Donald Trump promises to accept the results of the election — but only if he wins

Source: Getty Images
Source: Getty Images

Donald Trump has total faith in and respect for the American electoral process, with one major stipulation.

In his first campaign appearance following the final presidential debate, Trump assured a crowd in Ohio that he would accept the will of the voters on Election Day — as long as he wins.

"I would like to promise and pledge to all of my voters and supporters and to all of the people of the United States that I will totally accept the results of this great and historic presidential election — if I win," Trump said, making a point to emphasize the last three words.

At the debate in Las Vegas, Trump continued his assault on the longstanding American tradition of respecting the outcome of the election, telling moderator Chris Wallace that he "will tell you at the time" and "keep you in suspense."

Hillary Clinton called Trump's refusal to commit to accepting the results "horrifying," and his comments were met with widespread condemnation by Democrats and Republicans alike.

On Thursday, Trump reiterated his argument that widespread voter fraud could be at play on Election Day, an assertion that has little-to-no basis in fact. Voter fraud is extremely rare, and Trump conflated outdated voter registration rolls with actual instances of fraudulent voting.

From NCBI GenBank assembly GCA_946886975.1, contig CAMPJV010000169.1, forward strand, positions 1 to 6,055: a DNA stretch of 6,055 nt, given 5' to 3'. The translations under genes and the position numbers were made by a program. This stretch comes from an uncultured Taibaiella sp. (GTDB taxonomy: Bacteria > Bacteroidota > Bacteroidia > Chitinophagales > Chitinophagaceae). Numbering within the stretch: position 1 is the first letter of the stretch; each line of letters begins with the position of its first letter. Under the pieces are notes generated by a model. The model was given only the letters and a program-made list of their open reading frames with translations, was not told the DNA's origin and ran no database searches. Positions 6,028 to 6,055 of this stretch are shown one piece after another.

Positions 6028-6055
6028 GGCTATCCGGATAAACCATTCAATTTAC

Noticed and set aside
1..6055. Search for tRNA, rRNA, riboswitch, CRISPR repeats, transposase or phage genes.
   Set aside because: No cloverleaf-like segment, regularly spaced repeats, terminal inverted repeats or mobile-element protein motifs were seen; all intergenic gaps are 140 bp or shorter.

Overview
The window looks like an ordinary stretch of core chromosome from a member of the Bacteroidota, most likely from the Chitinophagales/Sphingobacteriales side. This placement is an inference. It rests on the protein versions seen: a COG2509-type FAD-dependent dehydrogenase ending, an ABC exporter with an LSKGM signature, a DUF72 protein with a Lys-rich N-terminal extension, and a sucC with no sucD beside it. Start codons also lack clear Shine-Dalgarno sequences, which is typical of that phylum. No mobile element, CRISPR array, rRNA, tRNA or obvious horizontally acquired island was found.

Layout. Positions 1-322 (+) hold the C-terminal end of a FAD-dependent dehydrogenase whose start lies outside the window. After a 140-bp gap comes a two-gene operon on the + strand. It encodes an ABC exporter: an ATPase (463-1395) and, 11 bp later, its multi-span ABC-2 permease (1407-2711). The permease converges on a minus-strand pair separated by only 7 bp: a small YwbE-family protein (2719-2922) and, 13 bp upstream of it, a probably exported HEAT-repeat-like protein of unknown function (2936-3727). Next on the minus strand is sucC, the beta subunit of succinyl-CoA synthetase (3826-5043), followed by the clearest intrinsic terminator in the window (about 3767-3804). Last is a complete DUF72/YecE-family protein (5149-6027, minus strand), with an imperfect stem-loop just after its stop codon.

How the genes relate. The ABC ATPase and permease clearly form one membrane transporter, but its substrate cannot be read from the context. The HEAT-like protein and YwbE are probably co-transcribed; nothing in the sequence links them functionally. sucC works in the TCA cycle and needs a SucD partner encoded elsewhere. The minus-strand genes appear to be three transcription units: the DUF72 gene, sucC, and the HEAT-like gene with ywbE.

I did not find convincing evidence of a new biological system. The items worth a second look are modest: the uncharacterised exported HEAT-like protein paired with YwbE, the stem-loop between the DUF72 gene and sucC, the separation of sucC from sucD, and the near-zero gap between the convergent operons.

"According to Pew — highly respected — there are 24 million voter registrations in the United States that are either invalid or inaccurate," Trump said. "Listen to this — 1.8 million people are dead, but they're registered to vote."

Trump told supporters that "we're not going to lose" before stating that he is reserving the right to challenge the results of the election in court. He referenced the contentious recount battle in the 2000 election, and claimed his position is simply in line with "centuries of legal precedent."

"If Al Gore or George Bush agreed three weeks before the election to concede the results and waive their right to a legal challenge or a recount, then there would be no Supreme Court case, and no Gore v. Bush or Bush v. Gore," Trump said.

Trump's invocation of the 2000 recount is misleading at best. As many have pointed out, Gore did not dispute the integrity of the electoral process before Election Day, and he conceded victory to Bush after exhausting his legal options.

Trump, on the other hand, is trying to cast doubt on the results before the votes are even tallied. It represents yet another unprecedented breach of political tradition, with effects that will reverberate long after Nov. 8.

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Stefan Becket

Stefan Becket is the editorial director of Policy at Mic. He is based in New York and can be reached at stefan@mic.com.

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